As nonprofit leaders, we all know how essential it is to create a culture of respect in the workplace. But doing so can be challenging, particularly since it involves how many different people interact with each other day in and day out, often when they are busy and overwhelmed. A written list of values simply won’t do the job.
Instead, we find that cultivating a culture of respect often comes down to how we, as leaders and colleagues, cultivate meaningful interactions and authentic relationships each and every day.
Which is why a recent article about the number one tip for successful relationships caught our eye. According to psychologists, paying attention to our partners’ “bids for connection” can have a transformative effect on how we feel valued and supported at home.
Which has us here at Funding for Good wondering how this same approach could help nonprofit leaders cultivate a culture of respect in the workplace.
What is a Bid for Connection?
According to Drs. John and Julie Schwartz Gottman, who have studied more than 40,000 couples, a bid for connection can be large or small.
Bids can range from little things, like trying to catch your attention by calling out your name, to big things, like asking for deeper needs to be met. The happiest couples are savvy enough to notice when their partner is making a bid, and drop what they’re doing, if necessary, to engage.
This rings true for many nonprofit workplaces as well. In Funding for Good’s recent guest post about Why Volunteers Stay, Val Parker of VP Solutions outlined the three reasons volunteers keep coming back to support an organization:
- Because they feel they are contributing
- Because they are seen and recognized as individuals
- Because they feel valued
Just like in a relationship at home, in the workplace it’s important to make sure volunteers, staff members, board members, and others feel valued.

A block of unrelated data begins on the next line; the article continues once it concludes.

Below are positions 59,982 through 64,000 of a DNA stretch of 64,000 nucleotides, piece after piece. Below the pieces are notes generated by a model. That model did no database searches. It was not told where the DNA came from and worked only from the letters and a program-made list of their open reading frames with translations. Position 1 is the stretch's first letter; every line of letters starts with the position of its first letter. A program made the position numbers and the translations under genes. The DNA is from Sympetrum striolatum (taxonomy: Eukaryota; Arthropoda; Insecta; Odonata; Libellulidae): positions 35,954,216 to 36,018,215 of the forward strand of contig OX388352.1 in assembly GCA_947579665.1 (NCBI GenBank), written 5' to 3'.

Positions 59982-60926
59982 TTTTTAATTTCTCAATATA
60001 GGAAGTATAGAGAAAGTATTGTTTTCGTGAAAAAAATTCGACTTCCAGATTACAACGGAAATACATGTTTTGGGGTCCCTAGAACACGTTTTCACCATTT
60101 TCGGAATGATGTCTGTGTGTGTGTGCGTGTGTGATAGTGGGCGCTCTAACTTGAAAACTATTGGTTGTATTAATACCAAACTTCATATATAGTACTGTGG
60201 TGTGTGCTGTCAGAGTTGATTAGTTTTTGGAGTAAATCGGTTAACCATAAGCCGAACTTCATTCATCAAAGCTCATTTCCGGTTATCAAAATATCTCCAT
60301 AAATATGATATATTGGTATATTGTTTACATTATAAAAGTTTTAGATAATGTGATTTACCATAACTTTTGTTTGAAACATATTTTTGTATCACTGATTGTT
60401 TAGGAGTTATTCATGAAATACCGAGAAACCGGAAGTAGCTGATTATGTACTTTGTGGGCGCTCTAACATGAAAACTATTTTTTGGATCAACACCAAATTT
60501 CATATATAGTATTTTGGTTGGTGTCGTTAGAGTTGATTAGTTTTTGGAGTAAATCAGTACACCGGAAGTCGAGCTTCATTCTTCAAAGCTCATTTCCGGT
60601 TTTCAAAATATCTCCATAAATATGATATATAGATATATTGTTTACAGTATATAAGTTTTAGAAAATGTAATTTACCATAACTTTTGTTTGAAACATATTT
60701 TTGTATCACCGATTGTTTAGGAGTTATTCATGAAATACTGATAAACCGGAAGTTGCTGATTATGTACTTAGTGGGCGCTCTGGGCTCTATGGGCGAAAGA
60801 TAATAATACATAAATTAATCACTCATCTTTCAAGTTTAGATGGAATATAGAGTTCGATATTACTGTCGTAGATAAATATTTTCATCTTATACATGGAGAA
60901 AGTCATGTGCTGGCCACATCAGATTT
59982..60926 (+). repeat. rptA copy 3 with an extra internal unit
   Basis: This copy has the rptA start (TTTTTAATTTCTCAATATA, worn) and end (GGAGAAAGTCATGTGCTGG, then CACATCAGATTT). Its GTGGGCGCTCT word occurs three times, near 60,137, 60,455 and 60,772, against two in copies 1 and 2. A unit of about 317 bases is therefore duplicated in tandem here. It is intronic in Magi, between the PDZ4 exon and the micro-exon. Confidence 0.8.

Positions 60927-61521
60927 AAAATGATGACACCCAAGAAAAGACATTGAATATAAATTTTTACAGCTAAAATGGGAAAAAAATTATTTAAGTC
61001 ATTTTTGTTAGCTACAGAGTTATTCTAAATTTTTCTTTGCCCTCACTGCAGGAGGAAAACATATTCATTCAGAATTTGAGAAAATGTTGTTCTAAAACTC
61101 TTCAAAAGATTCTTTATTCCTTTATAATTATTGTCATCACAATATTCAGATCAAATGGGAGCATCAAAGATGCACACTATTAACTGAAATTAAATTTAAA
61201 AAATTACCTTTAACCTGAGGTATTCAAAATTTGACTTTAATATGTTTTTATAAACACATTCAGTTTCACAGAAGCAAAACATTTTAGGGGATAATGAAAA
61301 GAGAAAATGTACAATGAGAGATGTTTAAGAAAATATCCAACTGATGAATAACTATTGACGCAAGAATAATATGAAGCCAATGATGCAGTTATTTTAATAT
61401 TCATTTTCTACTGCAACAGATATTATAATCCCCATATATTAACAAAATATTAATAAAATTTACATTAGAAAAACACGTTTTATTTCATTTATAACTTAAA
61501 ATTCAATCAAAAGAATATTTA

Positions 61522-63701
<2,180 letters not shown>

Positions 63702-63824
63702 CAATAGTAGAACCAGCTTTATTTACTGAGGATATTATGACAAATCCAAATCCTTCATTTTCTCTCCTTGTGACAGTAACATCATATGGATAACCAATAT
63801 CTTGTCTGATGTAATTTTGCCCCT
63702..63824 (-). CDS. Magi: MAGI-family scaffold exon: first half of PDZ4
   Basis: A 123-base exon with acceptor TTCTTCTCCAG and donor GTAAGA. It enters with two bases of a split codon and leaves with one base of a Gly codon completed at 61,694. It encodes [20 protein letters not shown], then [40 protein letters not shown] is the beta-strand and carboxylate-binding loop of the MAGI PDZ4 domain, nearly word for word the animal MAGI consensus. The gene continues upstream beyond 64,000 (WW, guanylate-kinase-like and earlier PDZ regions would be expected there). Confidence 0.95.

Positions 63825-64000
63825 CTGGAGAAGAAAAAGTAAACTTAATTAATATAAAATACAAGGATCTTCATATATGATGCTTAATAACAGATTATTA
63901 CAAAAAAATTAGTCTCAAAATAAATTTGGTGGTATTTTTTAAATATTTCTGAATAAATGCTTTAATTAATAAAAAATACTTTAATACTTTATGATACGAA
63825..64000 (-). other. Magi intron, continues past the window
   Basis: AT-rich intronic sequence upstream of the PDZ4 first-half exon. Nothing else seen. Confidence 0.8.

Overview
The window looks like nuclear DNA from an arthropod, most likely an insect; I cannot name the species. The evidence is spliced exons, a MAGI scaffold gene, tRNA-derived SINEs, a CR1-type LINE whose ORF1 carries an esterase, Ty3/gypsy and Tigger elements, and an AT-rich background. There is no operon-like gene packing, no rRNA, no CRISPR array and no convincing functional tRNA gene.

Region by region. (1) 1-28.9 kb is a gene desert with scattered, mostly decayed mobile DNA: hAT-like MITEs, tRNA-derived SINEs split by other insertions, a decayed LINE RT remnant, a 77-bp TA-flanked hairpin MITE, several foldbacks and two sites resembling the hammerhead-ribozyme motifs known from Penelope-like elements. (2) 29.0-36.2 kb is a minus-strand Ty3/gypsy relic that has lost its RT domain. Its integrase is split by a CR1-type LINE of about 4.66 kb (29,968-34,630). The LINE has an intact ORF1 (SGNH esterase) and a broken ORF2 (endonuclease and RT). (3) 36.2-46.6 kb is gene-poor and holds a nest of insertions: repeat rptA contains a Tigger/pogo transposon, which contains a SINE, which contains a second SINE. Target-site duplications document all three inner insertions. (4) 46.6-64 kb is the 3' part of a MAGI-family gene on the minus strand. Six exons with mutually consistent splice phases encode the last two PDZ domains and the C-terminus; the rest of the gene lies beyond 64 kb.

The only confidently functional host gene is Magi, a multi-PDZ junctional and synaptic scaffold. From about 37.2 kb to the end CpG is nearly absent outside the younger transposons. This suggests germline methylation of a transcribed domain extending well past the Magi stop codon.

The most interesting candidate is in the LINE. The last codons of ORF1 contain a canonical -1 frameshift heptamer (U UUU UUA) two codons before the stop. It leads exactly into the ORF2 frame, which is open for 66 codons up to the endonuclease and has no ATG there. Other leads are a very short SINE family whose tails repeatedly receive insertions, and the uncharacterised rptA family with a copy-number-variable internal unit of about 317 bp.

Usually, as leaders we think of salaries and benefits, we think of giving a year-end bonus to our outstanding team members or throwing a holiday party for volunteers. But the reality is feeling valued isn’t about dollars or parties. It’s about how we feel respected in the day-to-day.
That’s where learning to recognize and respond to bids for connection comes in.
A Culture of Respect in the Workplace Requires Consistency and Clarity
As organizational leaders, it’s both our privilege and our responsibility to create a workplace where diverse team members can succeed. That includes investing in explicit diversity, equity, and inclusion work, while also setting the tone for a workplace where all team members feel valued.
A recent piece in Fast Company highlights the critical role of leaders, explaining that:
As a leader, you have the opportunity each day to bring meaning to your team members and colleagues. Meaning ignites the human spirit and is the core fuel of purpose-driven work. It is an essential source of creativity, innovation, and value creation.
Research supports the fact that having clarity and meaning in the workplace is also good business sense.
That’s why, in addition to integrating habits like responding to bids for connection, we recommend two additional areas for investment:
- Leadership Training: Being a great visionary or a great team member isn’t the same as being a great leader. Which is why it’s critical to continue investing in leadership training, particularly for management staff. Besides increasing managers’ skills, it sends a clear sign to your staff that you care about their growth and that you’re committed to building a strong management culture at your organization. If you’re not sure where to start, you can check out Funding for Good’s Nonprofit Leadership Development offerings.
- Strategic Planning: Being clear about your organizational vision, mission, goals and metrics for success is another powerful way to convey both meaning and clarity. If your staff, board, and volunteers all understand what it is they’re working for—and how their roles fit into that vision—it can be a powerful motivator. It can also set the tone to reinforce that every role within an organization is valuable. How do you achieve this? We recommend starting with strategic planning.
A Culture of Respect in the Workplace Can Be a Delicate Balance
It’s worth noting how fragile the balance between feeling respected and valued is. According to the psychologists cited above, negative interactions can have an outsized effect on us:
During everyday life you need at least 20 positive interactions for every negative one.
Which is why it’s worth thinking about creating a culture of respect in the workplace before it becomes a crisis.
Often, we think of successful organizations as being driven by vision. But the truth is, for sustainable success, it’s all about how leaders and colleagues make each other feel valued.